Harmony View, Harcourt


Gardens of the Hedge (Horticultural Endeavours Demonstrating Gardening Enthusiasm) originally began as the fringe to the Castlemaine and District Festival of Gardens held every two years. Between the 31st of October and the 8th of November 2015 (Cup Week to Victorians), Gardens of the Hedge opened their gardens in the ‘off’ year for the Garden Festival.

So I was very happy to visit Harmony View on the 7th of November. Harmony View is situated on the edge of the Harcourt township. The top view epitomises two main aspects of the garden – a rural outlook and callistemons.


The rural outlook


Callistemons in full bloom –




Crimson and white.












There was a small vegetable patch in raised beds.

The strawberries, whilst blurry in the photograph, looked very inviting.


Gardens of the Hedge will be opening their gardens again in September of this year. The Castlemaine and District Festival of Gardens will be in full swing during Cup Week. Happy Days are ahead!


9 Responses

  1. What an attractive place. The ‘bottle brushes’ are very pretty.

    • Hi, Callistemons or bottle brushes are popular and appear in gardens, parks and street plantings as well as those areas of the bush where they grow naturally. There are cultivars as well as native species.

      • They are lovely. I like them very much.

  2. What a soothing and relaxing garden. The colors are lovely… even the sky seems to invite a meditating walk in the sunshine.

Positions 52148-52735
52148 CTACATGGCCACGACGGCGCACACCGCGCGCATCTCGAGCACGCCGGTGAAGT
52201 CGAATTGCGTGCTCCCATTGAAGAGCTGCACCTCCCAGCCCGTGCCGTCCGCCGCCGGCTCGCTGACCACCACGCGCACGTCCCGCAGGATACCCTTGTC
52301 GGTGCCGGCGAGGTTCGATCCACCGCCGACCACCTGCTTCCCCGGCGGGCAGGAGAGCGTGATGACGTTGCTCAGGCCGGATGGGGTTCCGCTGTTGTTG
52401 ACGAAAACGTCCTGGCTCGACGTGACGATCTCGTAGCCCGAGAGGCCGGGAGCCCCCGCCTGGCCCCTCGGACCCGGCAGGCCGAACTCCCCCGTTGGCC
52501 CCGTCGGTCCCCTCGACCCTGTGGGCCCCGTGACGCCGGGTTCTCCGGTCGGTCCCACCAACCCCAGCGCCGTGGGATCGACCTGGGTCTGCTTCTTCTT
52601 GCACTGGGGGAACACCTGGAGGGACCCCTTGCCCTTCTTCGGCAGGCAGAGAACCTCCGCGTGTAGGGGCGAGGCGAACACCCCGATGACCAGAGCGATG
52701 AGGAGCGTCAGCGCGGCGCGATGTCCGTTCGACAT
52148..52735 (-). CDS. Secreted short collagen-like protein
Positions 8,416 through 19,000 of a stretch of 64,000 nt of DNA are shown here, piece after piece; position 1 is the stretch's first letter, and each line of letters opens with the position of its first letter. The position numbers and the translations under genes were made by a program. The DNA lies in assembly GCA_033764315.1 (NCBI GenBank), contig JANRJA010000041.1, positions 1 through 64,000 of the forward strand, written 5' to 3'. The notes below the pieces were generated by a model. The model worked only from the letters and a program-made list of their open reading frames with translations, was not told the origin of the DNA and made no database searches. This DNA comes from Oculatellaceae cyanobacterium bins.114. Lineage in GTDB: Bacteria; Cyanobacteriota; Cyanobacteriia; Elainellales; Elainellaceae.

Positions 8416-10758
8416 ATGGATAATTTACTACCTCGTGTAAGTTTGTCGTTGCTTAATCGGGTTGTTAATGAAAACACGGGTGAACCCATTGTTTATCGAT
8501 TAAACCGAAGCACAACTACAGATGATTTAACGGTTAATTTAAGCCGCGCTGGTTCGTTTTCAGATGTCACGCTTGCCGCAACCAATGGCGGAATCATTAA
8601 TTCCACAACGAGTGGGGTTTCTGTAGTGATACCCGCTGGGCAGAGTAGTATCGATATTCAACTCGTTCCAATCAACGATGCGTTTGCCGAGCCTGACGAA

• Yes, Lori, It is difficult to ignore callistemons when they are in full bloom – they are so showy. Whilst there are other showy Australian native plants, many are rather more subtle in their appeal.
      It is also difficult to ignore a cloudless, china blue sky – it makes every thing seem so much brighter.

  3. Thanks for an interesting tour, most enjoyable.

    • I am pleased you enjoyed this post, Susan. There are more gardens of the HEDGE which will be featured in future posts.

  4. Harmony View – what a delightful name. The callistemons look stunning. I admire those raised vegetable beds. They make since for people with back and knee problems as well as being good for drainage. I think it’s lovely that people open their gardens for others to view. Thanks for another tour, Margaret.

    • Hi Jane, The property takes its name from Harmony Way, a section of the old Calder Highway which runs through Harcourt. Harmony Way is named after Henry ‘Harmony’ Nelson, an elder of the Dja Dja Wurrung clan, the traditional owners of the area.
      The Calder Freeway bypasses Harcourt which is now a much more relaxing place to visit.

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